Taiwan tackles recycled waste oil scandal

At the meeting of Taiwan’s Executive Yuan’s task force on the recycled waste oil scandal, Vice Premier Mao Chi-kuo directed government agencies to explain to the public their actions and response measures to the crisis. Agencies must make clear how upstream companies and mid- and downstream businesses will be handled, announce the progress of those efforts, and explain all follow-up measures, he said.

The special task force was established on September 5 after a Cabinet meeting to address the latest food safety scandal, which arose from the illegal sale of recycled waste oil. Premier Jiang Yi-huah said the task force will implement food safety mechanisms and handle follow-up matters related to this case. Vice Premier Mao was appointed to lead the task force with assistance from Minister without Portfolio Chiang Been-huang.

Selling tainted lard oil as cooking oil is a violation of the Act Governing Food Safety and Sanitation, Mao said, and such adulterated or counterfeit foods should be removed from store shelves immediately. Authorities will not relent in prosecuting the perpetrators and will mete out severe punishments.

As for public concerns about the test results of the tainted oils, Mao said he has instructed the Ministry of Health and Welfare (MOHW) to consult experts and scholars as soon as possible.

“The government is open to the public’s criticisms and suggestions,” said the vice premier.

The MOHW stated that the 235 downstream manufacturers that had purchased oil from Chang Guann Co., Ltd. have all been checked and inspected. Some 213 of their product items have been found to contain tainted lard, while the rest of the tainted oil has been sold further downstream to 1,020 businesses. All these businesses have been asked to expediently recall problematic products. Meanwhile, the MOHW will continue its investigations, pursue leads, and initiate measures to monitor and destroy tainted foods.

Regarding affected products that have been exported overseas and could compromise Taiwan’s culinary reputation, the MOHW stated that it has provided information to the relevant countries and will help the local downstream manufacturers to remake their products. The MOHW will also accept applications for certification to help these businesses sell their products overseas.

As for confiscating and freezing the assets of the suspects in the case, the Ministry of Justice (MOJ) stated that prosecutors are currently investigating the accounts of the companies and individuals associated with the alleged crime. The MOJ will keep these assets in custody in case the court orders that the illegal gains be confiscated.

According to the MOJ, the case surfaced in November 2013 when citizens complained to the Pingtung District Prosecutors Office about an underground factory violating the Water Pollution Control Act, the Air Pollution Control Act, and the Act Governing Food Safety and Sanitation.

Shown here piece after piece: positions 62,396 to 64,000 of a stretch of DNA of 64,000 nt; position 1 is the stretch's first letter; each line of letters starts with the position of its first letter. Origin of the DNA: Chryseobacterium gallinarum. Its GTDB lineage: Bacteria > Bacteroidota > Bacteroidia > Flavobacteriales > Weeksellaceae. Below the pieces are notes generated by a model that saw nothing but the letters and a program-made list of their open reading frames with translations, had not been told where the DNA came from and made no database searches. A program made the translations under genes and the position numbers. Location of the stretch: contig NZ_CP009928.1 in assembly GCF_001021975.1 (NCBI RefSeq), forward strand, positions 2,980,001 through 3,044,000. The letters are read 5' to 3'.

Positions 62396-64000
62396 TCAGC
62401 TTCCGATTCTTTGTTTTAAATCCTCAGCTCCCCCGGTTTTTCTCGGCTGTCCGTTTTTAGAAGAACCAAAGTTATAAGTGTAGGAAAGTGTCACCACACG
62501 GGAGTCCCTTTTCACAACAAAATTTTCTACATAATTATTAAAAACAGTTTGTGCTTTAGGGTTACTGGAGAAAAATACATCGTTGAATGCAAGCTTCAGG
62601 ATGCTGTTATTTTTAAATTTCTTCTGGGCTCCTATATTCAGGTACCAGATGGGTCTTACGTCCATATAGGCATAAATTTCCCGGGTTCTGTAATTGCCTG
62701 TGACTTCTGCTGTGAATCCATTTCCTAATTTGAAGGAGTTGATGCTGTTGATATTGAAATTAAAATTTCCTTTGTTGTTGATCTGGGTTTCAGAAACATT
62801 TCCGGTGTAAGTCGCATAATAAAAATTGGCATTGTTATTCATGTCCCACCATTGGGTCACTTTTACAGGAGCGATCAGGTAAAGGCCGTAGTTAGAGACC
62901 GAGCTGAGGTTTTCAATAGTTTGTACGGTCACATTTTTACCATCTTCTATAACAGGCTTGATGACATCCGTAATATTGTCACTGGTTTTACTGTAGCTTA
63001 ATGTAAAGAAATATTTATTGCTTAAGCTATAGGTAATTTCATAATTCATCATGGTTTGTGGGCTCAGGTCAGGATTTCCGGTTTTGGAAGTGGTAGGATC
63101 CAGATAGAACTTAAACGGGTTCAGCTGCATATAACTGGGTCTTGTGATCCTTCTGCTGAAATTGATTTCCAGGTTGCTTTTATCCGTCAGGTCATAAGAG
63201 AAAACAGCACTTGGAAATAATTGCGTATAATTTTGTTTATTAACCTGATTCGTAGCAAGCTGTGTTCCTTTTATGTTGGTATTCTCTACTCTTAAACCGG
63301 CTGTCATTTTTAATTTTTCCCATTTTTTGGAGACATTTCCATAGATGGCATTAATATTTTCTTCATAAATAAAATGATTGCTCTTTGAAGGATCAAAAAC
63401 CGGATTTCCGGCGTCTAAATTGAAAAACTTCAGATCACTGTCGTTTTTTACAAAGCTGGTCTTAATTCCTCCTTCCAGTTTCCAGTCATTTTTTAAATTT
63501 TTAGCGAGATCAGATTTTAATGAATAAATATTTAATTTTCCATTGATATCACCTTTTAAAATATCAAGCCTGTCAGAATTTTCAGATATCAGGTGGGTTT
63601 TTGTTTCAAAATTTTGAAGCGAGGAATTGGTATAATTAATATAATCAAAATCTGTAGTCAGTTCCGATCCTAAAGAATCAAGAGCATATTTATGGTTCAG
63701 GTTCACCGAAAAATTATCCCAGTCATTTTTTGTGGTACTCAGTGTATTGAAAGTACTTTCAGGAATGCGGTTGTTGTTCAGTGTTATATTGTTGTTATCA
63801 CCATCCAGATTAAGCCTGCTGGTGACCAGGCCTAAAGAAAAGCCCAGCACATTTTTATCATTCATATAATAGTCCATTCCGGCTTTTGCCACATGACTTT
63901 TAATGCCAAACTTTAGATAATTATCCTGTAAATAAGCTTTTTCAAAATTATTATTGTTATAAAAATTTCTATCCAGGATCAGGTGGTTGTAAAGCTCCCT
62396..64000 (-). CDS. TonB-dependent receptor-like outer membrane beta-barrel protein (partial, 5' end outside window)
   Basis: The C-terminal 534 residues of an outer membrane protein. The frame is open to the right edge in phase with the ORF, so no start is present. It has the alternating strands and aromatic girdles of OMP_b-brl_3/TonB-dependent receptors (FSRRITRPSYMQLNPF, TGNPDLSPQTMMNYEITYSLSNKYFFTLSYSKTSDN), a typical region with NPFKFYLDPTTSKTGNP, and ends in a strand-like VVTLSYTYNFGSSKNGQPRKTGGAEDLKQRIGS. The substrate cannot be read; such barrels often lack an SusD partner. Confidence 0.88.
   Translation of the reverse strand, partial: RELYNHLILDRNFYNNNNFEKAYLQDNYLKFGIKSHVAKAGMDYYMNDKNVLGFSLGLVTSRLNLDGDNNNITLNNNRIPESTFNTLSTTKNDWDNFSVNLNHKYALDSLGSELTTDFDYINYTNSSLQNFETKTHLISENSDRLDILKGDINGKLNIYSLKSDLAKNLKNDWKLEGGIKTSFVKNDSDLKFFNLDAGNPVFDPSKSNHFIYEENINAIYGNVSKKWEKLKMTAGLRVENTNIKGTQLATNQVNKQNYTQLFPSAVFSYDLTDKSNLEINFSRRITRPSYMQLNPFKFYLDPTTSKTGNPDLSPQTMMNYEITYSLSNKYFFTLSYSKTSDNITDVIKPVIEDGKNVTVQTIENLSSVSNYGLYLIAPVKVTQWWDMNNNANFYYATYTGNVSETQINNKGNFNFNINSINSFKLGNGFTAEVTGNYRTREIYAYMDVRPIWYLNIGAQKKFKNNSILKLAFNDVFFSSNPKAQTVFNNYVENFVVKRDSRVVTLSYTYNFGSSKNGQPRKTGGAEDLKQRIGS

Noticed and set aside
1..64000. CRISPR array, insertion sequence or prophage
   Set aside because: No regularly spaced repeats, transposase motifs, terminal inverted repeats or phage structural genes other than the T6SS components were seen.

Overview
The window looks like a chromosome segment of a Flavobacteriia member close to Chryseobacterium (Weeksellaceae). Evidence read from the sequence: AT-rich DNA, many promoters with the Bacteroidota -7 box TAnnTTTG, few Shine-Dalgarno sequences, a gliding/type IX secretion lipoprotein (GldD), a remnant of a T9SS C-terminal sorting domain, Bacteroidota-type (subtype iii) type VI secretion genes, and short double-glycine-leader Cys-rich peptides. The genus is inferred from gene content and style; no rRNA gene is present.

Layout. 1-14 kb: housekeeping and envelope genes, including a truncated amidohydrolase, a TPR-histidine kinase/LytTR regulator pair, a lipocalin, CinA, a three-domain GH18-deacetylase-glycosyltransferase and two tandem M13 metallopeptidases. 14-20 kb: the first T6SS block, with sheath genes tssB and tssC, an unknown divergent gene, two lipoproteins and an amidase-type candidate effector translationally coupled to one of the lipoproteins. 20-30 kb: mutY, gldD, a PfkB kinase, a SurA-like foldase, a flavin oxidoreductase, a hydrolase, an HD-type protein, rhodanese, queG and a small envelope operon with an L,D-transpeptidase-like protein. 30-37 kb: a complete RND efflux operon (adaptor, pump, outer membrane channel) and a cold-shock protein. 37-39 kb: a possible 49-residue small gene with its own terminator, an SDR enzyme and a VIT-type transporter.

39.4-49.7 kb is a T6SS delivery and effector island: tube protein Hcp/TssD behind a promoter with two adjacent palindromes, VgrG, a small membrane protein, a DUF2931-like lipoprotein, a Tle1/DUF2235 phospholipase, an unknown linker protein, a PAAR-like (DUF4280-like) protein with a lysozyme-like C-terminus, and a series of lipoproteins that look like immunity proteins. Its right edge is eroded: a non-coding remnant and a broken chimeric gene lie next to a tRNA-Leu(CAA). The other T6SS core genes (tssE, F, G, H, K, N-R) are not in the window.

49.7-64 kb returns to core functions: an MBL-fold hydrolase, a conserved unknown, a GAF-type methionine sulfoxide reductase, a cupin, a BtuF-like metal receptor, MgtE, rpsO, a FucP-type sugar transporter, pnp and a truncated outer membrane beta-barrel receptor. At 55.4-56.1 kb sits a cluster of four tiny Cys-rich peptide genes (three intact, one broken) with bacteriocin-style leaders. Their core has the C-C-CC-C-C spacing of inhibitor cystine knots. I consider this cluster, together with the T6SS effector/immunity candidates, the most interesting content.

The case was promptly assigned on November 27 to prosecutors, who led an investigation by the Pingtung County Police Bureau’s civilian cases team. Upon detecting suspicious activity at the factory, the prosecutors formed a special task force with the Environmental Protection Administration to conduct further investigation, sending more personnel to conduct surveillance and collect evidence.

In August this year, the investigators had determined the oil delivery times and routes, the identity of the factory owner, and the key facts of the crime, after which they requested and obtained search warrants. Searches were carried out on September 1 on 11 suspected sites with assistance from health and environmental officials from Kaohsiung and Pingtung counties. Authorities seized large amounts of evidence and issued subpoenas to suspects and witnesses. This was by no means a case of government negligence of public health due to confidentiality of investigation, the MOJ said.

The Council of Agriculture said that it asked Pingtung County agricultural officials on September 5 to investigate animal feed maker Ching Wei Co., which allegedly purchased oil from the suspect factory. That same day, agricultural officials sealed Ching Wei’s oil products and collected samples for testing. Authorities are now tracking down where the tainted goods may have been sold.

The Ministry of National Defense reported that Chuan Tung and Ho Chiang “fragrant lard oils” are no longer for sale, and other products that are under suspicion will also be immediately taken off store shelves by the army’s non-staple supply service centers.

The Ministry of Education said that it had already instructed all schools to get rid of any oils or related products that have been identified for removal, keep records of the oils they use, and autonomously manage and run checks on companies that cater to the schools. The ministry also demanded that schools inspect any foodstuffs before accepting them as well as designate a staffer to keep abreast of all relevant information.

The Executive Yuan’s Department of Consumer Protection stated that it has set up a special web section dedicated to the substandard lard oil incident and has asked local consumer protection authorities to tabulate the number of complaints stemming from implicated goods. The department has also requested distributors to provide refunds to customers who bought products containing these oils.

Source: http://www.ey.gov.tw/en/News_Content2.aspx?n=1C6028CA080A27B3&sms=E0588283EFAA02AD&s=DDD9D905DF7A68EF

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